It was a hot day. The sky was hazy, the air was still, and the sun had turned once-green grass to gold. Insects buzzed softly, and warm currents of air gently nudged the tops of the trees sheltering a barn. I was there—emotionally and experientially transported to the summer studio where Wolf Kahn created the most affecting landscapes I had ever seen. It was 1986 and I was standing in a museum storage facility in Washington, DC looking at High Summer (1972), a recent gift to the Smithsonian American Art Museum, far from a gently sloping hillside in rural Vermont. But the place was real, a respite from the bustle and noise and constant demands of the American city. Somehow Wolf understood how light-suffused land, trees, and barns could activate a serenity that few of us take time to notice.
Wolf’s sense of color and place was deft and intentional. Brilliant turquoise touched by strokes of orange and pale blues placed delicately beside soft yellows, as well as scruffy underbrush masking the vertical strength of trees planted long ago, remind us that there is a simple purity in the world. Clustered trees take on the attitude of friends who lean together in casual conversation. The paintings and the oh-so-lovely pastels were, as Wolf explained all those years ago, meditations on a world, sometimes at peace, but sometimes disordered, as though landscape could echo the anxieties as well as the enchantments of our lives. Horizon lines—he called them nature’s dividing lines—seamlessly bond sky and earth as though there is a constancy and timelessness to the world that reinforces joy and defies the disquiet of the moment.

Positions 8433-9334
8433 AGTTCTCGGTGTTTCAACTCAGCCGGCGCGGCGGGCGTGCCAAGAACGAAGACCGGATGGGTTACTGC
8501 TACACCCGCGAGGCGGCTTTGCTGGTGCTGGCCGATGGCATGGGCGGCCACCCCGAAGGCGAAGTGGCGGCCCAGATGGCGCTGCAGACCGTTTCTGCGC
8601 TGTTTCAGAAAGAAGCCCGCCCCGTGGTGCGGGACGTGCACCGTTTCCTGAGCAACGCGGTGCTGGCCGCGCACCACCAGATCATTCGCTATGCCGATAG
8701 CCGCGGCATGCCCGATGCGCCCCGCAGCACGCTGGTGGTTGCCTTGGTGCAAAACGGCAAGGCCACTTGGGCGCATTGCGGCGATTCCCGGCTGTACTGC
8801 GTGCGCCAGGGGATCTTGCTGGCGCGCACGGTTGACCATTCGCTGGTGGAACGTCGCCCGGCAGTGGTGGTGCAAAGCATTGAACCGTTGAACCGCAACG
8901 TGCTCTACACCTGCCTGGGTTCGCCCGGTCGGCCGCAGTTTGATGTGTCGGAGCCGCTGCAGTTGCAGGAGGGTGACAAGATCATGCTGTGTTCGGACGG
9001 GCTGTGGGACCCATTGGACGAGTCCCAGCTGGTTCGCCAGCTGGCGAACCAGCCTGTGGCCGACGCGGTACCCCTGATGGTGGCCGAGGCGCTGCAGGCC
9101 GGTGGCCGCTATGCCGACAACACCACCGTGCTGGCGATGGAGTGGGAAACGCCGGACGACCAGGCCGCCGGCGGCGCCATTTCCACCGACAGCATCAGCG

When I first met Wolf, he became an instant friend, which surprised me since he was a celebrated artist and I a junior curator. But on visits to New York (unfortunately never to the Brattleboro studio), we looked and talked; he was ever the mentor who guided thought, but never “instructed.” Through Wolf, I learned that real art has little to do with style, movement, or moment. Instead it’s about the human spirit and how, if we see beyond surface, we understand what matters in human relationships.
Wolf’s artistic pedigree was impressive, but the Wolf I knew dismissed his distinguished accomplishments. He was generous, his twinkling eyes an invitation to humor, friendship, and affection. The last time I saw him was special, a kind of pilgrimage for Beth and Jimmy Eisenstein, who had traveled from Boston to meet him. Jimmy had grown up with a Wolf Kahn landscape and had acquired work so his own children could share the joy he remembered feeling as a child. Wolf welcomed them warmly, as though he was seeing longtime friends. The always boyish Wolf, the man with the impish grin, bubbled with ideas for the next painting, he was ready for the next adventure.